When the United Nations becomes a collective voice of advocacy for the girl child, it also raises the question, what is the church doing for girls? Does the church see girls as assets—not simply as future wives and mothers—but for the gifts God has entrusted to them? Do we have a vision for girls that will inspire them to reach for all God calls them to be and do? Do we value them as indispensable to the work God calls us all to do—as problem solvers, innovators, strategic thinkers, light bearers, gospel ministers now, not just as adults?

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According to the Creator, every girl child born bears his image and is an ezer-warrior from birth. When creating the female, he was emphatic that “It is not good” for her brothers to be without her. This is not because brothers need their sisters for menial tasks they can easily do for themselves. The Creator wasn’t demeaning men and boys. To the contrary, he was underscoring the enormous scope of their joint mission, the daunting challenges and fierce resistance they would face together, and the fact that the work he entrusts to humanity requires all hands on deck.

Seems the Creator was well ahead of the UN in affirming and empowering the girl child. Shouldn’t we as Christians be leading the charge when it comes to valuing and empowering the girl child in our midst and beyond?

At least one pastor thinks so. My friend Ashley Schnarr Easter was profoundly moved by that pastor’s prayer during the baptism/dedication of a baby girl–a little ezer she described as “an adorable little thing with a good set of lungs on her.”

As the pastor prayed over her, he prayed that she would always use that strong voice, that she would become a great spiritual leader and lead all of us watching, that she would do daring things so bold that others will be amazed by her courage. He prayed that she would always feel loved and welcomed by the Church and that no one would ever give her reason to feel unsafe there.

This is what the church should wish for all little girls (and boys).

Amen to that!


The Called and Courageous Girls book series is a great resource to get started with little girls ages 3-7.  A Brave Big Sister: A Bible Story About Miriam is shipping now!

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To read about a courageous girl in crisis: “Construction of the Glass Ceiling Starts Early”

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Behind Every Great Man is a Great Woman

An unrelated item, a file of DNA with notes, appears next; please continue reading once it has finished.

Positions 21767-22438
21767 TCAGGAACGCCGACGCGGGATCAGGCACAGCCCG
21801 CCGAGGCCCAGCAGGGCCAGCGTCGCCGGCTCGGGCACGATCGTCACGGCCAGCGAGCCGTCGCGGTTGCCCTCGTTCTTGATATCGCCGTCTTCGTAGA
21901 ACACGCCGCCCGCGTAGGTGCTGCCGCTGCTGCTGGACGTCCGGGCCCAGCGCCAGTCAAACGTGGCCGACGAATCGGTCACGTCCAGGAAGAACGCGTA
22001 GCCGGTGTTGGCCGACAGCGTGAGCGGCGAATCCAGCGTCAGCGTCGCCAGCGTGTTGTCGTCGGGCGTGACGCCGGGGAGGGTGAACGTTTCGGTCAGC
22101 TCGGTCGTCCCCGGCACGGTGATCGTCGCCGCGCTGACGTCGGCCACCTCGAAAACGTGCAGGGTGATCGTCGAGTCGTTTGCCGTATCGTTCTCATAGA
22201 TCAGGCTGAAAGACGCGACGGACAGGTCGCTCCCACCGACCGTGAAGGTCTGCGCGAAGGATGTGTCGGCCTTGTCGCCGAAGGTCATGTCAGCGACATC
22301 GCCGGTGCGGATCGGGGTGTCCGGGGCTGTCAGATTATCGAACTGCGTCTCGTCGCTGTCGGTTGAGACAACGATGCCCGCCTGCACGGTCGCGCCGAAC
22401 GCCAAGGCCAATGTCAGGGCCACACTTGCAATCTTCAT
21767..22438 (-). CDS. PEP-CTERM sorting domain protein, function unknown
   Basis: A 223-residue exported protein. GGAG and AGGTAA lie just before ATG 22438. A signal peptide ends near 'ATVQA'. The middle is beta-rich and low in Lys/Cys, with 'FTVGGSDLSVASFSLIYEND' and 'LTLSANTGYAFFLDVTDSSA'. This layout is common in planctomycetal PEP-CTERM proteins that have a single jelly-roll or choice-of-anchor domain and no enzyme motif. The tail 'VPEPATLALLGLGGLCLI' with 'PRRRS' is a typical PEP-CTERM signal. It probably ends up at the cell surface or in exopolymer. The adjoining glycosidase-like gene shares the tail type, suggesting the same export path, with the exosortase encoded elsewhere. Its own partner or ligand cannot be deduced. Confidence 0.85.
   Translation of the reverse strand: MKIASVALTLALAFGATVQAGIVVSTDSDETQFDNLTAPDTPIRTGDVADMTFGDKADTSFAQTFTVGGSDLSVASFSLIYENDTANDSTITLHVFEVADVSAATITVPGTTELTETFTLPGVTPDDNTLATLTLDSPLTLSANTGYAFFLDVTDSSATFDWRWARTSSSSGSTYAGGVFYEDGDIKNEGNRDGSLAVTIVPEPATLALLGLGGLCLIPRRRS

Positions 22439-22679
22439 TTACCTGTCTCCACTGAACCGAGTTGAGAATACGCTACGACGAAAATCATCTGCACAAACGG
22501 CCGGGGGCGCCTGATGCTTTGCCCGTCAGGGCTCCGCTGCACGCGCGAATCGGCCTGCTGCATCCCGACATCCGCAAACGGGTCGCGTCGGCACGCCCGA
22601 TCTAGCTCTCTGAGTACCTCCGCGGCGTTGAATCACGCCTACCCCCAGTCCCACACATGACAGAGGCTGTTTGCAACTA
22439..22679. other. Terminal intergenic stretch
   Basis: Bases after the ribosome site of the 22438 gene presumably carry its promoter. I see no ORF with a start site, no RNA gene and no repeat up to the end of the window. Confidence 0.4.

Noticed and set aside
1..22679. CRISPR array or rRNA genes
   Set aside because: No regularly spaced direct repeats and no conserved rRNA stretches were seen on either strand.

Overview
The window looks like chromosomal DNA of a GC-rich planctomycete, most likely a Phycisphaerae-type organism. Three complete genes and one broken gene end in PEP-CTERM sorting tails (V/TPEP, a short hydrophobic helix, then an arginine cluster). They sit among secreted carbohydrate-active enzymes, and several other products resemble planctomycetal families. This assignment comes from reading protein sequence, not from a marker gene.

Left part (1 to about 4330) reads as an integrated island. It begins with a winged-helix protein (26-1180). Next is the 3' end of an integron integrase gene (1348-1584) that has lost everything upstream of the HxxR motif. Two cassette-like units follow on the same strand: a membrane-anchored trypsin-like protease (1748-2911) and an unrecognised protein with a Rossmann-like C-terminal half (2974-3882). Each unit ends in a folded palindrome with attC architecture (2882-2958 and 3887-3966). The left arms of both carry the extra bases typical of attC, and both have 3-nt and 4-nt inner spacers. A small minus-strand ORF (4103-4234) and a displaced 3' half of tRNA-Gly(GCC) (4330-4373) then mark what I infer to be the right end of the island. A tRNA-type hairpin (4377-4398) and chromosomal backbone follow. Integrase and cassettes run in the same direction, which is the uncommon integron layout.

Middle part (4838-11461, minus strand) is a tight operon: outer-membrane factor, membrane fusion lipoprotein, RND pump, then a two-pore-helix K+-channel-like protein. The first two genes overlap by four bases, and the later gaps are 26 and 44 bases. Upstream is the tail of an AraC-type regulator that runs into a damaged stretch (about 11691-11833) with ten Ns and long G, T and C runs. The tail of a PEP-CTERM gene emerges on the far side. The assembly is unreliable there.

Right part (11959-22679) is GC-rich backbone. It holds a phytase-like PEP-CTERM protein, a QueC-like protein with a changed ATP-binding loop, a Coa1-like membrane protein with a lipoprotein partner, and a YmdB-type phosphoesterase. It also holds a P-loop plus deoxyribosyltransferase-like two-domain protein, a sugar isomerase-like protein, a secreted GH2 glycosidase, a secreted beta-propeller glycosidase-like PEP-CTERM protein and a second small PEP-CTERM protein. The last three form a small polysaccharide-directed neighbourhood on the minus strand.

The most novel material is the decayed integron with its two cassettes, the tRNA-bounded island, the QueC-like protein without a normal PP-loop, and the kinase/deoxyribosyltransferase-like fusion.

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The old adage, “Behind every great man is a great woman,” certainly rings true at Moody Bible Institute (MBI). The story of the founding of this well-known Christian institution provides a classic example of a strong alliance between a man and a woman. It also demonstrates what all too often happens: that history does a better job of remembering great men than the great women in their stories.

In American evangelical history, the 19th century revivalist, Dwight L. Moody (1836-1899) stands tall as MBI’s founder. Less known is Emma Dryer (1835-1925), the woman and experienced educator he met in 1870.

Dryer was the original visionary, inspiration, and impetus for the school.

Also noteworthy is that fact that from its founding, MBI was ahead of the curve in their commitment to train women for vocational ministry. Long before Christian colleges and seminaries were admitting women and decades before women gained the right to vote, MBI was training women.

Moody and Dryer shared the conviction that training women for ministry was strategic for the spread of the gospel in America. Together they were intentional about acting on that commitment. Initially their educational efforts focused on women’s significant potential as evangelists to reach other women and children.

But their alliance created a new and broader vision as Moody recognized Dryer’s giftedness as an educator, Bible teacher, and evangelist. As the story goes,

“Moody asked Dryer to oversee a ministry specifically to train women for evangelistic outreach and missionary work. Under Dryer’s leadership, the training program grew rapidly, and so did her desire for this ministry to reach men as well as women. She continued to pray that the Lord would place the idea for such a school on Moody’s heart.”

After founding two schools in Massachusetts (one for girls and a second for boys), Moody ultimately came to share her vision for a school in Chicago. In 1886, he launched the Chicago Evangelization Society that ultimately became the Moody Bible Institute.

MBI is mindful and proud of their feminine heritage and the accomplishments of their female graduates. Their 2017 Missions Conference will highlight the legacy of their feminine side and pay tribute to a constellation of female leaders that Moody trained.

So this Monday, October 9, I’m heading for Chicago where I’ll be speaking on the Blessed Alliance at MBI’s 2017 Missions Conference. This is one place where men and women serving God together comes with a long history.